Balanchine's "Allegro Brilliant" was also problematic in more ways than one. The title should actually be "Allegro Brilliante," which always gives the work that little extra je ne sais quoi. The leads were lovely, but the stage was too small and one could see that the performers were holding back so everything was more difficult than it had to be. What made me wonder whether the dancers were still cold -- and had not had a warm-up class -- was that in the opening corps section there was a young woman who couldn't even get off the floor for a cabriole, but by the end she seemed fine. The corps men were so dour and pedestrian in retrieving the women (especially when the ladies were weaving through the lead man) that all I could focus on was whether ballet has become to dance what figures are to ice skating -- something simply to be endured?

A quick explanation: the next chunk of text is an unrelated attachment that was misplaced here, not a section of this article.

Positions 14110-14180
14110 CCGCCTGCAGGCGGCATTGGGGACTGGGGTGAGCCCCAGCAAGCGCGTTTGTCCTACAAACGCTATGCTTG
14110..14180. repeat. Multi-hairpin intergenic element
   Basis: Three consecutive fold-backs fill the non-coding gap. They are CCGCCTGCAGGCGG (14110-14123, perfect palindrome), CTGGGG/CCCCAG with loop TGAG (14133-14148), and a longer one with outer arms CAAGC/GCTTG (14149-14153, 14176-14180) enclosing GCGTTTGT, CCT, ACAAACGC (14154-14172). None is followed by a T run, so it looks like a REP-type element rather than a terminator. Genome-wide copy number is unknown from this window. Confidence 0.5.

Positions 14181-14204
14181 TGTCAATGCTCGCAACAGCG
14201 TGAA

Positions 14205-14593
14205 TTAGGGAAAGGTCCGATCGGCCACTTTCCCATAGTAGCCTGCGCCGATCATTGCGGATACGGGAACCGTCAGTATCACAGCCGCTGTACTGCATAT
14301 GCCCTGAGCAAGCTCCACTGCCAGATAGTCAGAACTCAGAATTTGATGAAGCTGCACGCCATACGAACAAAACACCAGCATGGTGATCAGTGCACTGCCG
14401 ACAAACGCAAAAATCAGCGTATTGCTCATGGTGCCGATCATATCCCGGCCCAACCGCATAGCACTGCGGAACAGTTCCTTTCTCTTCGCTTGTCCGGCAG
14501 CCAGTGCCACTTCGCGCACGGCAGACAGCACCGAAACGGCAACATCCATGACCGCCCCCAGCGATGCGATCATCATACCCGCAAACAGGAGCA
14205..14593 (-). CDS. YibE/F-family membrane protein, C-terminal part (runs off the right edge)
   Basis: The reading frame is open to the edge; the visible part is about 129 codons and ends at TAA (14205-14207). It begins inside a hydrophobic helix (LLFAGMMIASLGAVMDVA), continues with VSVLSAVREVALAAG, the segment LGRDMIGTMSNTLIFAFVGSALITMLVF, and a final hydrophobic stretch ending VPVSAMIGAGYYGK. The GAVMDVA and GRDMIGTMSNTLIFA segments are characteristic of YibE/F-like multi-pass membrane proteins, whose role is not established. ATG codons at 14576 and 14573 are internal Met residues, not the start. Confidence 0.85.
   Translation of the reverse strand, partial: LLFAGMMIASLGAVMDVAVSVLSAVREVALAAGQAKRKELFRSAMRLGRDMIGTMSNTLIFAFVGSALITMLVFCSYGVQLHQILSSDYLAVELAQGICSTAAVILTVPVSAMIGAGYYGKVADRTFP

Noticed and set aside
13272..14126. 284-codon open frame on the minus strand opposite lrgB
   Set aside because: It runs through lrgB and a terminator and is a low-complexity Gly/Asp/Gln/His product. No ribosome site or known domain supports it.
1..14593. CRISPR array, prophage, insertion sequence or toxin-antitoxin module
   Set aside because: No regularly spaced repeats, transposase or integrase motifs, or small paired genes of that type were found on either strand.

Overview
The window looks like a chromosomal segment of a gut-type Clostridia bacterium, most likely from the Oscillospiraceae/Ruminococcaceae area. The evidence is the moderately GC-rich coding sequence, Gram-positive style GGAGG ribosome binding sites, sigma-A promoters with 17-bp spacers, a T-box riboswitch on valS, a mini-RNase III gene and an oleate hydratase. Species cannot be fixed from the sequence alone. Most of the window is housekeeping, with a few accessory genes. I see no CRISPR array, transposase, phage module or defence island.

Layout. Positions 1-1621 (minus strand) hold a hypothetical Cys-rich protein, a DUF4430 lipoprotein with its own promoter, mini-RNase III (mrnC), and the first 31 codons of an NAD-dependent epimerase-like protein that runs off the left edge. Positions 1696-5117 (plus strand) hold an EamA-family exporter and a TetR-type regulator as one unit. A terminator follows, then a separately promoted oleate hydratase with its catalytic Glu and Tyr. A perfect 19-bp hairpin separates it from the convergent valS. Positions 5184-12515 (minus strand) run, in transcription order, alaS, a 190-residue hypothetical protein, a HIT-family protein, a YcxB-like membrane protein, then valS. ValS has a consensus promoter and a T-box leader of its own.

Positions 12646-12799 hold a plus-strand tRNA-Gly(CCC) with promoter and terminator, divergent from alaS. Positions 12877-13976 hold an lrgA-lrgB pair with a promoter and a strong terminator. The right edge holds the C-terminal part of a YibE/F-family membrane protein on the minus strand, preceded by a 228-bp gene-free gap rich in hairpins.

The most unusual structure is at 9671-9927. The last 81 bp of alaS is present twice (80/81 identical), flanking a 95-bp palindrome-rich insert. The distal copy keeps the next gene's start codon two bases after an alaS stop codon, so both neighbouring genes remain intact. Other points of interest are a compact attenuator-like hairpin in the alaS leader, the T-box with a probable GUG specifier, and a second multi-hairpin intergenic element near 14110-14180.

The energy level was amped up considerably for the last work of the evening, Yoo Mina's "Boulevard." Just as the ladies started the evening, the men got to close it. The dour expressions were gone and they were having a good time, finally. One summer at the American Dance Festival I had the opportunity to ask Talley Beatty why in "The Road of the Phoebe Snow" the transitions were so dramatic -- going from ballet to jazz to Graham within 24 counts -- and he told me, "Because black dancers had to prove they could do it all." Today, the standard seems to be Forsythe, martial arts, break-dancing, contact improv, hip-hop, and who knows what else. These men could do it all and they did a great job.